Andy is reading for an MPhil in Psychology. His research thesis is about contemporary British attitudes to Black-White interracial relationships. 

What were you doing before coming to Wrexham Glyndŵr University?

I’ve actually been here for a while now, as my full-time job is within the University marketing and recruitment team. Before that I did my undergraduate degree here and also completed a voluntary teaching placement in Ghana between 2008-9.

What attracted you to Wrexham Glyndŵr University?

I’d wanted to take the next step in my academic career for a while, but hadn’t found the right type of course for me. After doing a little bit of reading around the topic of Psychology, I realised that I had found the niche I was looking for and, as I was already an employee of the University, it made sense to approach the University’s Psychology team in the first instance. 

How did you find the change between undergraduate and postgraduate study?

As I’m a research student, it is quite a different experience to undergraduate study, or the type of experience that might be expected from a taught masters course, where you are part of a cohort of students. As a result, you can feel quite isolated at times, as it is literally just you and your research. However, the postgraduate research student community and the wider academic community at WGU are very supportive, and it has never failed to amaze me just how fascinated colleagues are with other people’s research; even when it is in a completely different discipline to their own.

One of the highlights of this community is the Open House meetings that are held every few months. There are usually about 8-9 students and academics who each spend ten minutes talking about an aspect of their research – it is always a really fascinating and energising experience and is also a great networking opportunity! 

Is it a challenge to balance your work and family commitments alongside your study? 

Short answer – YES! I’m studying for my MPhil part-time, alongside a full-time job and I also have a family to support too, so it can be quite a handful at times as you might expect.

However, with a lot of self-discipline and good time organisation it is more than possible – I’ve been able to complete two thirds of my literature review in the first 7 months of my course and still be up-to-date with The Walking Dead and Game of Thrones! 

What has the support been like?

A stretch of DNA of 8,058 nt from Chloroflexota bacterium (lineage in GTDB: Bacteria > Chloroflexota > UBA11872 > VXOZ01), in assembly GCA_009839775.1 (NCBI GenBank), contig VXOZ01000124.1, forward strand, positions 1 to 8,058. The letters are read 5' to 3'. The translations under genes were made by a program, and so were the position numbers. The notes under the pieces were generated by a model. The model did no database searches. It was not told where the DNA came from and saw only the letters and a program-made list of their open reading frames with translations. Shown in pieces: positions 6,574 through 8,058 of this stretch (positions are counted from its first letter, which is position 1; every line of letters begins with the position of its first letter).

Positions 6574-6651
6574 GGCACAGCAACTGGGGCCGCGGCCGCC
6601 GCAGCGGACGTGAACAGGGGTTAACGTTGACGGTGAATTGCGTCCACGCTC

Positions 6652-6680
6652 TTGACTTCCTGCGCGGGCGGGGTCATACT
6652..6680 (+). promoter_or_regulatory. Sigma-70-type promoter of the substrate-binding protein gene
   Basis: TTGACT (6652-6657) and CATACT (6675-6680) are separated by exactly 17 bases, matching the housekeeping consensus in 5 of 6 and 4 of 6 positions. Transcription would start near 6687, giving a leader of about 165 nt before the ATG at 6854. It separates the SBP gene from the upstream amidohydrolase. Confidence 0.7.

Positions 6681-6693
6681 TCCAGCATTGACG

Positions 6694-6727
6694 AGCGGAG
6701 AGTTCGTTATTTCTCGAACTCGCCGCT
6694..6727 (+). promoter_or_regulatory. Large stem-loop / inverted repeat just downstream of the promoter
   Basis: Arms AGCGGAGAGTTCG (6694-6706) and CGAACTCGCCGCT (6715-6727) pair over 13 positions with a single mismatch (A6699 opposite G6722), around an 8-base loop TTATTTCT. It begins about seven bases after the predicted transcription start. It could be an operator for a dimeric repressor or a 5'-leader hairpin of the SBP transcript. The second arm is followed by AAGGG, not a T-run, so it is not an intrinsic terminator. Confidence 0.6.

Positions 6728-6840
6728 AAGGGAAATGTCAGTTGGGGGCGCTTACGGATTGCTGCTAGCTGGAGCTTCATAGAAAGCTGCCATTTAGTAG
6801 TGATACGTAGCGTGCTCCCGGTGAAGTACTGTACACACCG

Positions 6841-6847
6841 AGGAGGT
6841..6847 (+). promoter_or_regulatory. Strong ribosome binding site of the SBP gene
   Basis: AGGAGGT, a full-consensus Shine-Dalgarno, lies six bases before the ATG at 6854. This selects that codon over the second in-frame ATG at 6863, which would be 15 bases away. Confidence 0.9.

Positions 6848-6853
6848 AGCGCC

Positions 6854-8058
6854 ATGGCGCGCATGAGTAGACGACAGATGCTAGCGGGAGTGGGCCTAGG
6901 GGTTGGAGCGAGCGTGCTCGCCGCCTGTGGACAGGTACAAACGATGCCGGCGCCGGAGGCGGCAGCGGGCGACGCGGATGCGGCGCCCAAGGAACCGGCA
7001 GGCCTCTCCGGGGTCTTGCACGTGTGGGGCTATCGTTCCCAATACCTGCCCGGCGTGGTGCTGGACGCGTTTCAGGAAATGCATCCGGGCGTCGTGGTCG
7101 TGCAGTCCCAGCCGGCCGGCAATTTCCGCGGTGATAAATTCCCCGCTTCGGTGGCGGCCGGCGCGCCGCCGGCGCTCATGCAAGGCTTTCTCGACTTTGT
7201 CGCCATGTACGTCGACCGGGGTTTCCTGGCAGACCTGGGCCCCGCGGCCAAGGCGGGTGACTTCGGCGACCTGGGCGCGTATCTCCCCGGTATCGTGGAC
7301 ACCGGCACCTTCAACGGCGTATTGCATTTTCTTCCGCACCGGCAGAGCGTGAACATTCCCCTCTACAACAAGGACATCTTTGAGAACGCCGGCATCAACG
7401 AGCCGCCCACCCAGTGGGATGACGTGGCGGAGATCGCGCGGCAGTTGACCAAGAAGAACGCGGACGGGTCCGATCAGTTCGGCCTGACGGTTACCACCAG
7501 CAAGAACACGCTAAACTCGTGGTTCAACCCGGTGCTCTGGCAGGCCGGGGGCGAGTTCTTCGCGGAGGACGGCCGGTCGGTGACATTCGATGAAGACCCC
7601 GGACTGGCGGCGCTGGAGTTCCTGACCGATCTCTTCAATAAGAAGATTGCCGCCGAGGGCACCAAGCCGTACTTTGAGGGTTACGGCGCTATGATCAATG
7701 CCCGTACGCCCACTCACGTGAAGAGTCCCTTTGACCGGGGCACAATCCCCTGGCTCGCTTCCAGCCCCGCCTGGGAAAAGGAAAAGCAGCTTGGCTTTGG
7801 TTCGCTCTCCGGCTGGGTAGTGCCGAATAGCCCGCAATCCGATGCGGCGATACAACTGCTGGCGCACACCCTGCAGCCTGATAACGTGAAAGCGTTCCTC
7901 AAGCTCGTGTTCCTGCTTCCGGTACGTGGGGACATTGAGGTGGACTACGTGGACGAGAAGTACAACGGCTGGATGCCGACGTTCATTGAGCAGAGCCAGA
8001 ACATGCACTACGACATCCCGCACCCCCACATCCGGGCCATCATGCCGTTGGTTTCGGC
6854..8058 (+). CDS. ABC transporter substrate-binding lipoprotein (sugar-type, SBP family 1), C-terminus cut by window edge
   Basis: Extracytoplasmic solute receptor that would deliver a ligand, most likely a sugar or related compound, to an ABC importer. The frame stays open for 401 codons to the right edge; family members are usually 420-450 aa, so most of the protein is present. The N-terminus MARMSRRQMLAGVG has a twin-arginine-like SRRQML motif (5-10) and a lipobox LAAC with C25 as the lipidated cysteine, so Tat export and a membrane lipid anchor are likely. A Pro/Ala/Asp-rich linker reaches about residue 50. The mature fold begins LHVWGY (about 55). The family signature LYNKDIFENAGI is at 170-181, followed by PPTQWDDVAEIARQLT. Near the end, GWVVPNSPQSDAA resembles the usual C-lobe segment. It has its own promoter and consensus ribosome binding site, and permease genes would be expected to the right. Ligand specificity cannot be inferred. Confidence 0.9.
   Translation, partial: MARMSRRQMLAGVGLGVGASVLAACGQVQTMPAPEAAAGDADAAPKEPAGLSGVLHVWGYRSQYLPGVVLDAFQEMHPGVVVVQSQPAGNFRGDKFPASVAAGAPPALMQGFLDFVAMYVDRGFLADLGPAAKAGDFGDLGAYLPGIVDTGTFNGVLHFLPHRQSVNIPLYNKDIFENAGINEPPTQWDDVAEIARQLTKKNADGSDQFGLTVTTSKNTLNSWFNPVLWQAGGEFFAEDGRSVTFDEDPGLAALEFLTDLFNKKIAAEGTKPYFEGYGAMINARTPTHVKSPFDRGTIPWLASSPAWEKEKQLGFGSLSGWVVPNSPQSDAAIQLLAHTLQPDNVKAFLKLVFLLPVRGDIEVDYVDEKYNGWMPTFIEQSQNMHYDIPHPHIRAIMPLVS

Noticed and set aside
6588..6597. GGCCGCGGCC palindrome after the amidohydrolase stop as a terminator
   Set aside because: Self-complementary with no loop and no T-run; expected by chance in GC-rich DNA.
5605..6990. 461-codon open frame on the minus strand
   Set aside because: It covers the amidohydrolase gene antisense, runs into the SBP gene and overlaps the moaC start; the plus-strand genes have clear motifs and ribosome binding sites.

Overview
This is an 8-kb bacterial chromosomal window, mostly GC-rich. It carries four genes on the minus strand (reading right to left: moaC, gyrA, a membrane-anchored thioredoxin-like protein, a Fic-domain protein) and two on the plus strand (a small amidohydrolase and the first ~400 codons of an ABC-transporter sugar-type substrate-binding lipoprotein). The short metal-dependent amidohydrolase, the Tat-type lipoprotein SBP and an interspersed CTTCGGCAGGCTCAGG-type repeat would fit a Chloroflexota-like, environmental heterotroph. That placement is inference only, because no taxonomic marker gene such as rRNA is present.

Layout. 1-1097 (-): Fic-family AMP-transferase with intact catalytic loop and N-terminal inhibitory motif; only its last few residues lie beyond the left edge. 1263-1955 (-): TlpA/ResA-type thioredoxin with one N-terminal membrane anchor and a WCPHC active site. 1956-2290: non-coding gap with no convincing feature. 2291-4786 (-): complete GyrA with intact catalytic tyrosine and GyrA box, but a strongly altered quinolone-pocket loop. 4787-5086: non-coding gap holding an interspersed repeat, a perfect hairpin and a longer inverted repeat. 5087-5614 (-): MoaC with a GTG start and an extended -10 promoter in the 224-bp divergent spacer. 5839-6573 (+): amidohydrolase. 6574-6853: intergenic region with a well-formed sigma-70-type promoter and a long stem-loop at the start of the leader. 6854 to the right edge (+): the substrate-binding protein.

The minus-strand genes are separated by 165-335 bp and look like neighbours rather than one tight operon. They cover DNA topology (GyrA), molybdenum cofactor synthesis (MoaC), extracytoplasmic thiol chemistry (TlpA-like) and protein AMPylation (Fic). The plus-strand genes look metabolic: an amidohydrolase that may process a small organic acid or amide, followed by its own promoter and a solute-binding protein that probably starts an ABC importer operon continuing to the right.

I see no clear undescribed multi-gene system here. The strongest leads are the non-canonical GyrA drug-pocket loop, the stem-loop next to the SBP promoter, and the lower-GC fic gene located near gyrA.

In postgraduate research, having a great supervisory team makes a huge difference and can make the whole study experience much easier. I’ve been extremely lucky in this regard and I consider my supervisors (all very experienced psychology academics) to be second to none!

They have a genuine interest in my research project and I feel appropriately challenged by the suggestions they make and the feedback that they give. I can honestly say that I’ve never been at a loss as to what I need to do next and they are always there when you need a bit of advice, or just an informal chat! 

What do you hope to do when you graduate?

Hopefully a lot more study! My MPhil research forms a pilot study for a more in-depth project that I would like to explore as part of a PhD. After that I’ll have to see where life takes me, but ultimately I’m looking to emigrate with my family to Ghana (my wife’s country of origin) – hopefully my qualifications and experiences will help me into a teaching post at one of the country’s many universities. 

How do you think you have benefited from studying at Wrexham Glyndŵr University?

I’m still in the middle of my masters programme, so it’s a little difficult to gauge. However, I have been surprised by the number of CPD and training opportunities that are available to post-grad research students, which would definitely benefit anyone looking to advance into academia or further research.

If you were to sum up your experience at Wrexham Glyndŵr University in one word, what would it be and why?


One of the benefits of being a relatively small institution is the personal touch that is possible when working with tutors and supervisors. You are not a faceless number and tutors actually get to know you very well – something that is particularly important for research students, as having a good working relationship with your supervisory team is often half the battle. The academic community here are active researchers and it still never fails to amaze me how fascinating their research interests are, as well as the fascination they have with research from other areas, even those from completely different disciplines. I personally think this is a great community for potential post-grad research students (and undergraduate students for that matter too!) and you would be well-supported here.